The top vertical IT budgetary reductions were in public finance (33.63 percent) and primary/secondary education (100 percent). These reductions are based on values given for these verticals, and do not indicate spending will be cut completely; however, they reflect the probable elimination of unnecessary IT spending. The top vertical IT budgetary increases (in order) were in justice/public safety (17.43 percent), general government services (5.18 percent), and higher education (4.51 percent). Most programs receiving increased funding are those with capabilities of making government more efficient by consolidating functions of other departments. IT procurement spending will likely be prioritized, with preference given to projects deemed most necessary. These will likely be projects in which the state spends more money to save money in the long run, such as consolidation and improved efficiency efforts.

Figure 1: California Budget Vertical Comparison Across FY 10 – FY 12


Click to see full-size chart

Note: GovWin's budget estimates are based upon reported expenditures in the Governor's budget.

Governor Brown's pared down budget will probably result in fewer or reduced-scale procurements. California will still need to obtain certain services, but these needs will likely be prioritized by necessity. IT spending has not fluctuated much over the past two years in California, and the anticipated IT budget for FY 2012 is essentially on track with previous budgets. It seems the state may maintain the theme from the past two years of the recession and keep IT spending to a minimum. That's not to say the state will eliminate procurement of software, services, or other IT-related items. Contrarily, the spending, as with all non-IT spending, will be based on what is deemed necessary. Referencing California's budgeted line items, departments will likely seek vendors for IT services and projects that will automate and make governmental functions more efficient. These projects include a business information system and a strategic offender-management system for the Department of Corrections; an electronic records system for the Department of Rehabilitation; and electronic testing terminals for the Department of Motor Vehicles.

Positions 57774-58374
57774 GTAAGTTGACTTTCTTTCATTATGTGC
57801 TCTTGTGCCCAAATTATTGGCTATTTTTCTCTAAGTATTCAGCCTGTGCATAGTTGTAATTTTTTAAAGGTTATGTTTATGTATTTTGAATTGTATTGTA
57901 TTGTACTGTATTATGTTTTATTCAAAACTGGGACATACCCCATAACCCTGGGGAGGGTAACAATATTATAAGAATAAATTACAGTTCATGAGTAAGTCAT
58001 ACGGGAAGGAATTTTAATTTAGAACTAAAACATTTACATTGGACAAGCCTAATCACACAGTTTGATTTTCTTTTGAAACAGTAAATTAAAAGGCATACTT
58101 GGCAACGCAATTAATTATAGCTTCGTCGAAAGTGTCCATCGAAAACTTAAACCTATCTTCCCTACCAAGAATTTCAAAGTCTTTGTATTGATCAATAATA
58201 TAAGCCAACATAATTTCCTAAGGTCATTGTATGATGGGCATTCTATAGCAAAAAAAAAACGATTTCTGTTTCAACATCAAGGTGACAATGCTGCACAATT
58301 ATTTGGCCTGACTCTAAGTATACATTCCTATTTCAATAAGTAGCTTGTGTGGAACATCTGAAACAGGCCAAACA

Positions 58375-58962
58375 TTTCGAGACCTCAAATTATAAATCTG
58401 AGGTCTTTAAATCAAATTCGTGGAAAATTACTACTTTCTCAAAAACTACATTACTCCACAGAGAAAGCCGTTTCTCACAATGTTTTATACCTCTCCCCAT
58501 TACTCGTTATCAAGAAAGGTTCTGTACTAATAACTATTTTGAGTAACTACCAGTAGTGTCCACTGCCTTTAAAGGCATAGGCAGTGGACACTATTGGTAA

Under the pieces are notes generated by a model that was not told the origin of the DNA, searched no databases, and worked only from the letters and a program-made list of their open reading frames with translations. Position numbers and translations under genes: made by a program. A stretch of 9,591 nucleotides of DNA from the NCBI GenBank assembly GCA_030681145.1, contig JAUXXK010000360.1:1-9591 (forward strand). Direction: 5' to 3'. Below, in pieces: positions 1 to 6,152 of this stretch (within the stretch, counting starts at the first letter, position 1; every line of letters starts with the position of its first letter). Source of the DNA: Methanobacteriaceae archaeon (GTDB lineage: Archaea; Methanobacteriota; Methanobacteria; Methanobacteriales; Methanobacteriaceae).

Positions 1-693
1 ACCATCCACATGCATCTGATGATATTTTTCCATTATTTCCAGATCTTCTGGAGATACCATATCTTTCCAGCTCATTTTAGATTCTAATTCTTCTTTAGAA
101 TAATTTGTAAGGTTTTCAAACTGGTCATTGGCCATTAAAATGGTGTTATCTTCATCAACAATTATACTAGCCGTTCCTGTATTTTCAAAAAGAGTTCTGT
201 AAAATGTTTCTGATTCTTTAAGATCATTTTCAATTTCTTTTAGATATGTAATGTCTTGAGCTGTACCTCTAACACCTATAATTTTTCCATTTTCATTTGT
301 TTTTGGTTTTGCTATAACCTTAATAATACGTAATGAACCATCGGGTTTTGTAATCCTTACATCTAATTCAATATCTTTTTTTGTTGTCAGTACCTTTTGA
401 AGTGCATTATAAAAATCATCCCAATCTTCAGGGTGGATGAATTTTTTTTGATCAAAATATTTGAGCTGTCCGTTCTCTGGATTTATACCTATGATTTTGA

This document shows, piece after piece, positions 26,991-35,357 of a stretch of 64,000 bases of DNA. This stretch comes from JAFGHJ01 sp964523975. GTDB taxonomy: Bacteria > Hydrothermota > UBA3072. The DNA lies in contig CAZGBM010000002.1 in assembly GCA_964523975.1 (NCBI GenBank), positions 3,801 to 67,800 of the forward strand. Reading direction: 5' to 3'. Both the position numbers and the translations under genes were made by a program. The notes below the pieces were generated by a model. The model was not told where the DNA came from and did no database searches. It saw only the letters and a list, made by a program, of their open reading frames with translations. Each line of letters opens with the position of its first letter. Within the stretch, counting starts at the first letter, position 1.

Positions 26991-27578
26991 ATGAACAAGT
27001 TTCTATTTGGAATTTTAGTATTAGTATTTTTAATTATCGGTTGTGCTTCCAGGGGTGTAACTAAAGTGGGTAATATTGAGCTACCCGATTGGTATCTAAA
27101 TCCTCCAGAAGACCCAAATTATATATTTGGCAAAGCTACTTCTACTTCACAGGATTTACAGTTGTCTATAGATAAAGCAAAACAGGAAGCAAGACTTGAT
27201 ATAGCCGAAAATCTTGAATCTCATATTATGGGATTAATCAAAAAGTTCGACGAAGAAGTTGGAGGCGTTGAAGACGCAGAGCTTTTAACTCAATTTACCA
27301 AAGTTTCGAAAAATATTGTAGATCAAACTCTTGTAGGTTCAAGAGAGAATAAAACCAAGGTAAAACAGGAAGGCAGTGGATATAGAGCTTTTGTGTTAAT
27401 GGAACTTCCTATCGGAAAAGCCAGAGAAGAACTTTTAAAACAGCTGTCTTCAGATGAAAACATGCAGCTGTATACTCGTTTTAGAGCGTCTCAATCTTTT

*The budgetary numbers presented by GovWin may not reflect values in most government and media announcements. The numbers presented by GovWin are all-funds values, which include all state funds, federal funds, non-government cost funds, and reimbursements. The values presented by most media announcements include only state funds and federal funds.*

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(Subscription to GovWin State & Local Industry Analysis required.)

Cloud Computing: A Budget's Savior?

For awhile, cloud computing seemed erroneous when coupled with technological advancement. Concerns with privacy and security made it especially difficult to build the case for cloudware technology, particularly in the government sphere. Only recently has cloud computing been seen as the next step in the enhancement of information technology. For instance, cloudware technology has manifested extensively on a national level, which can be seen with the federal government's Cloud First initiative. The main objective of Cloud First is cost efficiency through the adoption of light technology and shared services. The strategy evolved from the Obama administration's information technology reforms from the 2012 budget. The feds are expected to close 800 data centers in 2012, and 2,100 by 2015. The General Services Administration (GSA) will be the first federal agency to adopt a cloud-based solution for email. Agencies will be required to "default to cloud-based solutions whenever a secure, reliable, cost-effective cloud option exists."